What do we celebrate in Mexico in January and February?

If there’s one thing we know about Mexican culture, it’s that we love to celebrate. Our holidays, traditions, and celebrations are deeply rooted in fun and heritage. We honor our ancestors and our connections to the world around us year-round — and we celebrate year-round too! 

The party doesn’t stop after Christmas and New Year’s Eve. Here are just a few of the MexiCrate team’s fondest holiday celebrations that you’ll find in the beginning of the year, from the depths of winter to the earliest inklings of spring! 

Año Nuevo - New Year’s Day (January 1st) 

Like we mentioned in our last blog, New Year’s traditions in Mexico look a little different from what you’d find in the US or the rest of the world. On New Year’s Eve, we eat twelve grapes—one for every stroke of the clock at midnight—and throw a bucket of water out the window—to symbolize “throwing out” the year gone by and welcoming the New Year in. New Year’s Day, by contrast, is typically a day of religious reflection and quality time with family. It’s common to cook a big meal with family—not as large or elaborate as the Christmas meal, but still stocked with familiar Mexican dishes like enchiladas and tamales, then spend the evening telling stories and setting plans for the year ahead. 

Dia de los Reyes Magos - Three Kings Day (January 6th) 

Another holiday with religious and cultural significance to Mexican families is Dia de los Reyes Magos, or Three Kings Day. Also known as the Epiphany, this is a special holiday with its own fancy food—the king’s cake! Rosca de reyes is a crown-shaped cake meant to represent the Three Kings. Traditionally, Mexican chefs hide a small figurine or a coin meant to symbolize Jesus somewhere in the batter. Then, the person who finds the symbol of Jesus in their cake is blessed with good fortune in the New Year—and also selected to hold a fiesta on Dia de la Candelaria!

Dia de la Candelaria - Candlemass (February 2nd) 

So what is Dia de la Candelaria? Known as Candlemass in English, this unique religious holiday is celebrated in Mexico on February 2nd. A typical Mexican Candelaria celebration involves one of our absolute favorite Mexican dishes—tamales, handmade with care as a family. Everyone on the MexiCrate team has cherished memories of knocking elbows with aunts, uncles, and grandparents in the kitchen while shaping fresh masa and wrapping fillings in corn husks to make mouthwatering tamales. The person who found an extra blessing in their king’s cake on Three Kings Day typically hosts this gathering, and many Mexican families also attend specialty Candlemass services at their neighborhood church. 

Dia de la Constitucion - Constitution Day (The first Monday in February) 

Similar to the Fourth of July in the US, Mexico’s Constitution Day is a day of celebration for workers and families across the country. In 1917, Mexico’s constitution was officially passed into law, and we’ve celebrated Dia de la Constitucion on the first Monday of every February since. This day is characterized by neighborhood festivals and picnics, along with parades and parties in major cities. And like most Mexican holidays, it’s also a day for family gatherings—and lots of delicious Mexican food!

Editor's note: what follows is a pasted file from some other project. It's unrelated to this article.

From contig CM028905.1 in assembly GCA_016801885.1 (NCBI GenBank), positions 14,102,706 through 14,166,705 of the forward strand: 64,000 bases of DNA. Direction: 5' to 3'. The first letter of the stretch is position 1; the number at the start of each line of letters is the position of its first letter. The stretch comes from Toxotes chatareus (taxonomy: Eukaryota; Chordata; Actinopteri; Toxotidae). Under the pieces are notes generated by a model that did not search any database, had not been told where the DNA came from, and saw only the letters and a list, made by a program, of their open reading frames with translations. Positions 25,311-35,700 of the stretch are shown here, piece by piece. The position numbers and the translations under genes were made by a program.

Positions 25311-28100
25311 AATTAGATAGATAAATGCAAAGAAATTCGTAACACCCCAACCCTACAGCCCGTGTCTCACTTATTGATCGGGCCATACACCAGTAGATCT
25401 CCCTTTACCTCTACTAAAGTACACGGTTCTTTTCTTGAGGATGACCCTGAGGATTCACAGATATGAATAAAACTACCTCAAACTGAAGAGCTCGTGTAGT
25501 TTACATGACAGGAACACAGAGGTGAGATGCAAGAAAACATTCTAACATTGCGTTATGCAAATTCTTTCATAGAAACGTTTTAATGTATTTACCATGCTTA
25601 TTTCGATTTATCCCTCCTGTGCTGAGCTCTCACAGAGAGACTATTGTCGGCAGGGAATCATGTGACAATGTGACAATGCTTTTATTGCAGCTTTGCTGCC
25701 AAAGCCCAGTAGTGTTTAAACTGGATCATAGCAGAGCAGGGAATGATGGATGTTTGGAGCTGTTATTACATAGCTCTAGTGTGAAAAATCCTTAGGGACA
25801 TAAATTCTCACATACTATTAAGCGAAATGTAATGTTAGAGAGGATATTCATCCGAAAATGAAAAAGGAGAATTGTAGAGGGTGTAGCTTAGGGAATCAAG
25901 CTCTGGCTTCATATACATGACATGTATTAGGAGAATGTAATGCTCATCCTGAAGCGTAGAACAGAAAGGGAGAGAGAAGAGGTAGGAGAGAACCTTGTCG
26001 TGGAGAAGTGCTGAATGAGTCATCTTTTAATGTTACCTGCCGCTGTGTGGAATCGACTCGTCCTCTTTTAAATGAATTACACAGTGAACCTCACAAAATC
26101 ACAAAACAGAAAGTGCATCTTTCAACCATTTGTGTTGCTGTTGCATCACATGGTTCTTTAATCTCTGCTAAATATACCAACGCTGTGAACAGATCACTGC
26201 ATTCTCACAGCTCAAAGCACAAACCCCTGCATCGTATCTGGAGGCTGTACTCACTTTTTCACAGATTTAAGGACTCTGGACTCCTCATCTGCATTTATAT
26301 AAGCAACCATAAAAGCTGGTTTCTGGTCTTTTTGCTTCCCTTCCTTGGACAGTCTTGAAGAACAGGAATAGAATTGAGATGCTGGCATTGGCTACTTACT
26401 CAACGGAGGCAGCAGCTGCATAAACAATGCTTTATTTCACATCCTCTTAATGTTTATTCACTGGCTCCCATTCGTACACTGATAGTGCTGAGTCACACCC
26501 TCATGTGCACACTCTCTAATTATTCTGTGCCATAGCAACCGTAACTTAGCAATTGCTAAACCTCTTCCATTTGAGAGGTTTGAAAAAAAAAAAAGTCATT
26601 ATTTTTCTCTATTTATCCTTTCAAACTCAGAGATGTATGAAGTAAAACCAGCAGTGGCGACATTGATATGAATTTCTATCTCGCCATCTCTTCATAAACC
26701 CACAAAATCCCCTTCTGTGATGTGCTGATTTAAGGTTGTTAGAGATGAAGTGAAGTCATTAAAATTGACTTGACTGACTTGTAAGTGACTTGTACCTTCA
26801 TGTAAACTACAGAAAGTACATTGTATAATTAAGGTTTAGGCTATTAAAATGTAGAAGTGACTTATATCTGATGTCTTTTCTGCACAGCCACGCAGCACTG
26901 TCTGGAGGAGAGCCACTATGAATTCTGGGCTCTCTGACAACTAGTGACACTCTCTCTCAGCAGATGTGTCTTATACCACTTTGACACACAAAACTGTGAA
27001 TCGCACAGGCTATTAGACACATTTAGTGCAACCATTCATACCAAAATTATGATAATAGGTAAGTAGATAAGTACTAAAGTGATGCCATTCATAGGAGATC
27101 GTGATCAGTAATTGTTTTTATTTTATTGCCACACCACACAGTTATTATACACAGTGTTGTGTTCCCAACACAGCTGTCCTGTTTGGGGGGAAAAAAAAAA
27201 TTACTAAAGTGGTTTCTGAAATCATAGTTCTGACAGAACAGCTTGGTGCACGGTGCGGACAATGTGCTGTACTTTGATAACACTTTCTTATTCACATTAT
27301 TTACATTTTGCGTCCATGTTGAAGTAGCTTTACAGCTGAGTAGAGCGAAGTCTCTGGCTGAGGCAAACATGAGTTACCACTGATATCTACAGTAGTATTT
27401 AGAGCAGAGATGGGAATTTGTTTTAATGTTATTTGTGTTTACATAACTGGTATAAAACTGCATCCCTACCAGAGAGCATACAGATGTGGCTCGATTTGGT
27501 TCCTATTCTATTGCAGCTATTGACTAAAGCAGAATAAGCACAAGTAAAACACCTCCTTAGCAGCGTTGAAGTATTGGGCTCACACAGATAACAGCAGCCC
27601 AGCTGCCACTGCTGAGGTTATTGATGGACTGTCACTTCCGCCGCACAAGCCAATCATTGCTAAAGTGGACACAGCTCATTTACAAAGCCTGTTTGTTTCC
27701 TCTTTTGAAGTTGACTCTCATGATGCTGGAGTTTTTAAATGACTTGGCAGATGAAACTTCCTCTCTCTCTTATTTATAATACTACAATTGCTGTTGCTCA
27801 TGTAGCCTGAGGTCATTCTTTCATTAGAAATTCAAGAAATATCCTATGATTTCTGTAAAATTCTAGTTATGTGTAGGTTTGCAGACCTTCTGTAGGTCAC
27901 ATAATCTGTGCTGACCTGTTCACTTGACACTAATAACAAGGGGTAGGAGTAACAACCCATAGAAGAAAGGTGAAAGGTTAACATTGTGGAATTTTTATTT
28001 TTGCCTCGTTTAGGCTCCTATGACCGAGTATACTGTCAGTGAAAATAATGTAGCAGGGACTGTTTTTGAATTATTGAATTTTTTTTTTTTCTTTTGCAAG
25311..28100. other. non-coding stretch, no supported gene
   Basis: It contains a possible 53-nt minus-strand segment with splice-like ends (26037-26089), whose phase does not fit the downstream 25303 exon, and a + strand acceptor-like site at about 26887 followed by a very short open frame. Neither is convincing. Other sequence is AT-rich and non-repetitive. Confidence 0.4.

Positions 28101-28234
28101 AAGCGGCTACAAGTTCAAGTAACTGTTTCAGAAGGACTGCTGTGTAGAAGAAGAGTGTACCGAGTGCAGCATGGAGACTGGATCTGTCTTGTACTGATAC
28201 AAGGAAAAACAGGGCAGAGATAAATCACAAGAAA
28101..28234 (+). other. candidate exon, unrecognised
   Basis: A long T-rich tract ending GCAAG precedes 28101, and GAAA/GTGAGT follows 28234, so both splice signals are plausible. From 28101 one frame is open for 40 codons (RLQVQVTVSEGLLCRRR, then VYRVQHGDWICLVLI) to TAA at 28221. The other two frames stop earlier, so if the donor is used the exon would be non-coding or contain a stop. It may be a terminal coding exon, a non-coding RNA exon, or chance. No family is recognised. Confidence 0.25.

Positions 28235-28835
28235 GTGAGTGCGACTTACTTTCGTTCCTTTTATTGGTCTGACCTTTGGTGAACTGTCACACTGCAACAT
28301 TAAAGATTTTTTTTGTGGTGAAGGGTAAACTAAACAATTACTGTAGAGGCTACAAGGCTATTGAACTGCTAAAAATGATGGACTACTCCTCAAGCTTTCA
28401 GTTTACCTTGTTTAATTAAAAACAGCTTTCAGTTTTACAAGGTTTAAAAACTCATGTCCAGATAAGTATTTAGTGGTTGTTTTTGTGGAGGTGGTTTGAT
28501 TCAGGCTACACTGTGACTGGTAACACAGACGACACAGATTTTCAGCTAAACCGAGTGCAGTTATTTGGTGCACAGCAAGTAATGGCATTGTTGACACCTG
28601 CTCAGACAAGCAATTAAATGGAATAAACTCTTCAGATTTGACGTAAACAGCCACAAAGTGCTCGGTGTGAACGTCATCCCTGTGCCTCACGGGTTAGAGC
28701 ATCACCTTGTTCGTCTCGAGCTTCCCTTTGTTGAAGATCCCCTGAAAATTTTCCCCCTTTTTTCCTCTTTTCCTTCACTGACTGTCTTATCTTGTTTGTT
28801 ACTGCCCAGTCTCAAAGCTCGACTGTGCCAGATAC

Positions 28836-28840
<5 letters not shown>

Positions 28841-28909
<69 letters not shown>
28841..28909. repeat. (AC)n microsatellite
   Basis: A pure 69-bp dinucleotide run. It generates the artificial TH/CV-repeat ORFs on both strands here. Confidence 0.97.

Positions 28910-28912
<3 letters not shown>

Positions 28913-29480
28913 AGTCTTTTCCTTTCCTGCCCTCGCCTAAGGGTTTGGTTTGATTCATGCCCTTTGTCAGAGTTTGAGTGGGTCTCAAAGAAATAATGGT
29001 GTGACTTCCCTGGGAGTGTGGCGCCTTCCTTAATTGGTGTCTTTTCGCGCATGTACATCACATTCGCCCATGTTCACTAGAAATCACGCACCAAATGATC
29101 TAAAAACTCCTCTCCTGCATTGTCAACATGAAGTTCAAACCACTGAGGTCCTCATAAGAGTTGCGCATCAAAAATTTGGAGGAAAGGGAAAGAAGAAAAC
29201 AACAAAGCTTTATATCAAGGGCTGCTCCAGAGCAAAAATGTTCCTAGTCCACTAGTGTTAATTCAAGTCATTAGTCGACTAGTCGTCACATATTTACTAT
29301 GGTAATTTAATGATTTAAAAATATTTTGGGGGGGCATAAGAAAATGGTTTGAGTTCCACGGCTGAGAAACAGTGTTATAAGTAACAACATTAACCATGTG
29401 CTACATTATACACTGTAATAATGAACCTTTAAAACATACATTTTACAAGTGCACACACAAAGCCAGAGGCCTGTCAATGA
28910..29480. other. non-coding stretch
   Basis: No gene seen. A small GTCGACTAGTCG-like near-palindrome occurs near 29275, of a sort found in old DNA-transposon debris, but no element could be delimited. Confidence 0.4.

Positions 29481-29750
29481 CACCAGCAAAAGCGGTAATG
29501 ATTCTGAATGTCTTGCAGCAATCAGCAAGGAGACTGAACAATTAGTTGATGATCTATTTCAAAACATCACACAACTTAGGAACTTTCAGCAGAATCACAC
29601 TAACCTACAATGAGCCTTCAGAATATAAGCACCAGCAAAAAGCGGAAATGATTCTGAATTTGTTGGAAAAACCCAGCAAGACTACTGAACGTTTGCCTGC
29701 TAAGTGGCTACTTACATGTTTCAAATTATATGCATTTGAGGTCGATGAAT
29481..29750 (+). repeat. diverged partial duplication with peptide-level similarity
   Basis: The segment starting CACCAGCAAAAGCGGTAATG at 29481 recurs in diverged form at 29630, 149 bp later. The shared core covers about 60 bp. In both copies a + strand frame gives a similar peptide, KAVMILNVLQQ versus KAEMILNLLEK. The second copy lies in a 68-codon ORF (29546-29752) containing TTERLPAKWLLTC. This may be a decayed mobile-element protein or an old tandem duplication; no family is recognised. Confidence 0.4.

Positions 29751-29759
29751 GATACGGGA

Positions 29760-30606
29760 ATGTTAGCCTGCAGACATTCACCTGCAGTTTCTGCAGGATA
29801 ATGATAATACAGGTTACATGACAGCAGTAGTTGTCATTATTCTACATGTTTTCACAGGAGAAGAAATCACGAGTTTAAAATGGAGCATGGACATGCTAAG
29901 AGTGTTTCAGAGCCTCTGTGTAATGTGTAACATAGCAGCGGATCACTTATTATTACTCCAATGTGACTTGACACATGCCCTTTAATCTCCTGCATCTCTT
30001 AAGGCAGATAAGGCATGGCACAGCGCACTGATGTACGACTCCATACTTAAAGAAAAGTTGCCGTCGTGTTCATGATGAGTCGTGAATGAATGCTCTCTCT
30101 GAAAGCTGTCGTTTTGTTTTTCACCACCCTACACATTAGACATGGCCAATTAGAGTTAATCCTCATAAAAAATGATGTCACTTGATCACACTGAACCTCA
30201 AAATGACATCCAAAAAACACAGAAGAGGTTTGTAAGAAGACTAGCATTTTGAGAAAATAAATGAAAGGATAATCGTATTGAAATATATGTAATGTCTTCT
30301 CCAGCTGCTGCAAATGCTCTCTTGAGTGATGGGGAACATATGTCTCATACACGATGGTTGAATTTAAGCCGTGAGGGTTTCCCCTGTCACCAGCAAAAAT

Dia del Amor y la Armistad - Valentine’s Day (February 14th) 

Valentine’s Day, held on February 14th of each year, looks a little different in Mexico. There’s still all the fun romantic stuff between partners, like chocolate and roses and bursts of song. However, Mexican Valentine’s Day places a larger emphasis on the love between friends and family members. It’s common to send messages of love and appreciation to your platonic soulmates on Valentine’s Day in Mexico—along with a collection of Mexican candies and chocolates to impress your friends and sweethearts! 

Dia del Ejercito - Mexican Army Day (February 19th) 

This military-focused holiday is characterized by parades, flag raising ceremonies, and memorial services for fallen soldiers. Dia del Ejercito, or Mexican Army Day, was created to honor two major events in the country’s history: the Loyalty March of 1911 and the creation of the Mexican Army in 1913. Today, Mexico honors this day with tributes to the soldiers who keep Mexico safe.

Dia de la Bandera - Flag Day (February 24th) 

Finally, Mexican Flag Day is one of the last major holidays in February, celebrated on the 24th each year. This is a patriotic holiday—kind of like Memorial Day or the Fourth of July in the United States—where Mexican families hang Mexican flags in every window and wear the colors of Mexico in parades or festivals around the neighborhood. It’s tradition for performers in Flag Day parades to carry or salute the Mexican flag as they travel around the parade route. This day is also characterized by patriotic music, historical performances or lessons, and handing out parade favors like small flags, trinkets decorated with Mexican flags or colors, and of course, Mexican candies and chocolates. 

Whether you’ve been celebrating these Mexican holidays and traditions all your life or you’re experiencing them for the first time, it’s a celebrated truth that our fiestas and celebrations are full of fun and meaning! Wherever the holidays may take you this winter, we hope you’ll bring along a festive stash of Mexican candy. 

Shop our dulceria for your nostalgic favorites or explore something new and creative in our monthly subscription boxes. Your sweet tooth will thank you — and your savory and spicy teeth, too! 


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